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Paralegal Job Profile

1 March 2021
Student walking into building
BPPEditorial Team

Our Job Profile series explores what it's like to be a paralegal.

Paralegals are legal professionals who generally work in a support role alongside fully qualified solicitors or barristers. They enjoy a variety of responsibilities and have the opportunity to develop law skills that can benefit their future career in the legal sector.

Paralegals can work in several different capacities, from in-house at a law firm to in legal chambers or even public sector organisations. No matter where they work, though, paralegals are an important and integral part of any legal team.

If you’re thinking about becoming a paralegal, we’ll tell you everything you need to know about the role and how it fits into a career in law.

What is a paralegal?

A paralegal is a member of a legal team that has broad knowledge of the law and legal sector duties but isn’t a qualified solicitor or barrister. They work alongside fully qualified solicitors and barristers in a support role, but that doesn’t mean their job is any less important.

Because the role of a paralegal is similar in nature to that of a trainee solicitor, it’s seen as a great way of building experience in the legal sector to kickstart a career that might involve gaining further qualifications. This is part of the reason that available paralegal roles are often highly competitive.

There are several other commonly used names for the paralegal job role, which you might see in job adverts, including clerks, legal assistants, and caseworkers.

Responsibilities

Your responsibilities as a paralegal will vary depending on where you’re employed and what level of experience you have. Despite this, almost all paralegals will have a broad role that involves some or all of the following responsibilities:

  • Collating and organising case files and litigation bundles

  • Writing and/or proofreading legal documents

  • Conducting research ahead of a case, sometimes including meeting witnesses and interviewing experts

  • Analysing and inputting relevant data and writing legal reports<>

  • Organising diaries for other members of the legal team

  • Carrying out general legal administration and office tasks

  • Building and managing a network of clients and other law professionals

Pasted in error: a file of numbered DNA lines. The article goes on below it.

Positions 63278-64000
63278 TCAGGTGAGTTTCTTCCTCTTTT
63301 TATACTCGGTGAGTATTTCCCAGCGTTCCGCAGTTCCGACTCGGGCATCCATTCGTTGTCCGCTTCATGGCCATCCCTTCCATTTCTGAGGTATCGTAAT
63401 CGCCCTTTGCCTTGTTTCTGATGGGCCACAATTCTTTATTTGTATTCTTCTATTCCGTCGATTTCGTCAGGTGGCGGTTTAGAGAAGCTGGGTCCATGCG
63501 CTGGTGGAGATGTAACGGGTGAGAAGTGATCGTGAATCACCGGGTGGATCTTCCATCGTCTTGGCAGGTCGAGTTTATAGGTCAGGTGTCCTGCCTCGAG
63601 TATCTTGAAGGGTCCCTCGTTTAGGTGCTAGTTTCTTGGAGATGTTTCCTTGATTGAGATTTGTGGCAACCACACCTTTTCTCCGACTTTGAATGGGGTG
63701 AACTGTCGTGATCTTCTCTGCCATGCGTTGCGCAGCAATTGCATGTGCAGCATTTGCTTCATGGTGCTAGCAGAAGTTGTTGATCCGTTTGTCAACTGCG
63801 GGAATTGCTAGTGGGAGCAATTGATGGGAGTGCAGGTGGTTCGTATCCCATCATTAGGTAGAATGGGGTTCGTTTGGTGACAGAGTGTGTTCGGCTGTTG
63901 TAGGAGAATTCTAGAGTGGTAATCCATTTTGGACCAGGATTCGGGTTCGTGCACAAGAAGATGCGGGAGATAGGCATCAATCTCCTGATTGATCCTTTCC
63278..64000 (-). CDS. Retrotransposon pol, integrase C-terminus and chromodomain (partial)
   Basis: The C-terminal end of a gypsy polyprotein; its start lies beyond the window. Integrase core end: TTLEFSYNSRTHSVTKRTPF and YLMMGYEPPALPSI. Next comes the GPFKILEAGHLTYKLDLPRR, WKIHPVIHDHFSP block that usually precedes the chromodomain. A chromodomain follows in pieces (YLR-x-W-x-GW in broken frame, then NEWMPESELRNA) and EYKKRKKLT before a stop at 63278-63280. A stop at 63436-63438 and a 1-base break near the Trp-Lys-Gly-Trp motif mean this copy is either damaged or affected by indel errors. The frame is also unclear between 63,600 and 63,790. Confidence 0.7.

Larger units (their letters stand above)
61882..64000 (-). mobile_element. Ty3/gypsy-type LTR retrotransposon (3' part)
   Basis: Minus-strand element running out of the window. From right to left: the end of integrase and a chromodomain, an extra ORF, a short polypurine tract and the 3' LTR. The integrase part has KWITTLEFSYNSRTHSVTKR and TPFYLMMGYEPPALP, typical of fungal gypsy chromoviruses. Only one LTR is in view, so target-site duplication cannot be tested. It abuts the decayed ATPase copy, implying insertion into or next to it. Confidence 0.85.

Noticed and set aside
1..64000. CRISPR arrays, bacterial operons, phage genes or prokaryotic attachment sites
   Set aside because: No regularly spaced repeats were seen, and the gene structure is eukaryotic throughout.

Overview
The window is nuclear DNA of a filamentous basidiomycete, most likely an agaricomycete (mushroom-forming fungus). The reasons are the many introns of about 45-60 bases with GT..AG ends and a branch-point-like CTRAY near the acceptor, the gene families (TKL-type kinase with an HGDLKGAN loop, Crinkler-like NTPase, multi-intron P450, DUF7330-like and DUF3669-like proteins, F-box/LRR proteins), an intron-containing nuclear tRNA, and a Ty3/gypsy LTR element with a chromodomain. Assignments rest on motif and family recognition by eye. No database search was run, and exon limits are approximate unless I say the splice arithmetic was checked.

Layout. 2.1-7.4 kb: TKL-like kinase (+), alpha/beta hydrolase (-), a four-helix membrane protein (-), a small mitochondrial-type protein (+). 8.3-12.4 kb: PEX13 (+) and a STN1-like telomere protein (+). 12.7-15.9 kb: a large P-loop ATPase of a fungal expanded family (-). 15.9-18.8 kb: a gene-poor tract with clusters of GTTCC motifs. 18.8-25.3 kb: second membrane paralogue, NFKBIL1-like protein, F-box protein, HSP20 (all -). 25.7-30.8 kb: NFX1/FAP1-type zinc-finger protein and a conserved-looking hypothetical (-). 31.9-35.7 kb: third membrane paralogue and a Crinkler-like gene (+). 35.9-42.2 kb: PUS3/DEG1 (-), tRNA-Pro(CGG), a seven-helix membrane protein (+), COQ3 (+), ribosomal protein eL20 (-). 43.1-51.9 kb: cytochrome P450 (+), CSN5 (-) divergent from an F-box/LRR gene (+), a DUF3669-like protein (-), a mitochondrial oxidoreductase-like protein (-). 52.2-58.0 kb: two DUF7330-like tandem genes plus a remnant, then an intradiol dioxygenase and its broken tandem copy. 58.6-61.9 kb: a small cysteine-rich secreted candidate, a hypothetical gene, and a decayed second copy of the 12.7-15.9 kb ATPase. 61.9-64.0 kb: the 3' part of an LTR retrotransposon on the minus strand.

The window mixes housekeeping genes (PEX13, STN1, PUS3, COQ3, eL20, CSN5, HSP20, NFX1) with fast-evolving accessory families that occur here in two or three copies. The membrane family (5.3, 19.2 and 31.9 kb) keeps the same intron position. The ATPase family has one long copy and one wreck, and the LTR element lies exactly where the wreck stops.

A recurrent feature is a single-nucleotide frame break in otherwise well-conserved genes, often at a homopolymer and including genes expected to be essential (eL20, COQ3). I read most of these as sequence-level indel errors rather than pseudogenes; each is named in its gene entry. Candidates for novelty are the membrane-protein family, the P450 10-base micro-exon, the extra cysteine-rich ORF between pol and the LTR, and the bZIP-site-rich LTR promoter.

Generally, the more experienced you become as a paralegal, the fewer menial administrative tasks you’ll be responsible for. Instead, you might progress into working more closely with qualified members of the legal team on casework.

Paralegal qualifications

There are no set qualifications that are absolutely required to become a paralegal, and GCSEs and A-Levels are technically sufficient. However, because of how competitive paralegal roles tend to be, you might find it difficult to break into a law career without further education.

Because there are no strict learning paths to becoming a paralegal, you have several options to consider to improve your chances of beginning a career in law as a paralegal.

Paralegal Level 3 Apprenticeship

This apprenticeship is the natural progression for prospective paralegals that have just completed their A-Levels. It combines classroom learning with hands-on experience, meaning after completion you’ll be prepared for the start of your legal career.

During your paralegal apprenticeship, you’ll get to choose two areas of law to specialise in and start to build foundational legal knowledge. You’ll also benefit from wider learning, including how to carry out legal research, act professionally and ethically in a legal setting, and work well with other legal professionals.

Law Conversion Course (PGDL)

Alternatively, if you already have an undergraduate degree but it’s in a non-law subject, the Law Conversion Course (or PGDL) is another first step into a legal career worth considering. The PGDL is a replacement for the now defunct Graduate Diploma in Law (GDL) and it’s designed to provide students with a smooth transition into the legal sector.